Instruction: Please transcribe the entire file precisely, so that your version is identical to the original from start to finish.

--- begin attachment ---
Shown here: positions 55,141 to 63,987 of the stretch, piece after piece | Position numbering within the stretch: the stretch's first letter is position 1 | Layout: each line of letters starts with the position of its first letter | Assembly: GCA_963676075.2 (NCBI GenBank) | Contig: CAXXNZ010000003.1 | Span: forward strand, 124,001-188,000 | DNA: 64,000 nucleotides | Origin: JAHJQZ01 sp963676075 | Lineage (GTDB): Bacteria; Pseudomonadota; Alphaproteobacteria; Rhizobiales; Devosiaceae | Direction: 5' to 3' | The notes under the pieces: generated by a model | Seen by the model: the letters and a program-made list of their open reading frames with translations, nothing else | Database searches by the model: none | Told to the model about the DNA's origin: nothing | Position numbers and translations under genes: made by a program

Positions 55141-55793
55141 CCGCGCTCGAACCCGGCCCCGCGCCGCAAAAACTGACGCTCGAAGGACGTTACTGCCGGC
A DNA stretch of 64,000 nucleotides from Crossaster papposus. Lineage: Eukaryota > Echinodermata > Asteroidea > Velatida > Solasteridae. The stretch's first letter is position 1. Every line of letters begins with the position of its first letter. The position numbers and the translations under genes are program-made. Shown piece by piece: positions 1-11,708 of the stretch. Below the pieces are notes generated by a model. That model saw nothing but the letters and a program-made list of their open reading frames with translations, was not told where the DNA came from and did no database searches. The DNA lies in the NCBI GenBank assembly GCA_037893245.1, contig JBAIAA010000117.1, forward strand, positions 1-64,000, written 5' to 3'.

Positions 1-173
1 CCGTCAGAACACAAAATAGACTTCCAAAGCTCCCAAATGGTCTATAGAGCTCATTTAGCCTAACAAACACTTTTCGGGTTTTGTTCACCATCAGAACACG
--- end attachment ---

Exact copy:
Shown here: positions 55,141 to 63,987 of the stretch, piece after piece | Position numbering within the stretch: the stretch's first letter is position 1 | Layout: each line of letters starts with the position of its first letter | Assembly: GCA_963676075.2 (NCBI GenBank) | Contig: CAXXNZ010000003.1 | Span: forward strand, 124,001-188,000 | DNA: 64,000 nucleotides | Origin: JAHJQZ01 sp963676075 | Lineage (GTDB): Bacteria; Pseudomonadota; Alphaproteobacteria; Rhizobiales; Devosiaceae | Direction: 5' to 3' | The notes under the pieces: generated by a model | Seen by the model: the letters and a program-made list of their open reading frames with translations, nothing else | Database searches by the model: none | Told to the model about the DNA's origin: nothing | Position numbers and translations under genes: made by a program

Positions 55141-55793
55141 CCGCGCTCGAACCCGGCCCCGCGCCGCAAAAACTGACGCTCGAAGGACGTTACTGCCGGC
A DNA stretch of 64,000 nucleotides from Crossaster papposus. Lineage: Eukaryota > Echinodermata > Asteroidea > Velatida > Solasteridae. The stretch's first letter is position 1. Every line of letters begins with the position of its first letter. The position numbers and the translations under genes are program-made. Shown piece by piece: positions 1-11,708 of the stretch. Below the pieces are notes generated by a model. That model saw nothing but the letters and a program-made list of their open reading frames with translations, was not told where the DNA came from and did no database searches. The DNA lies in the NCBI GenBank assembly GCA_037893245.1, contig JBAIAA010000117.1, forward strand, positions 1-64,000, written 5' to 3'.

Positions 1-173
1 CCGTCAGAACACAAAATAGACTTCCAAAGCTCCCAAATGGTCTATAGAGCTCATTTAGCCTAACAAACACTTTTCGGGTTTTGTTCACCATCAGAACACG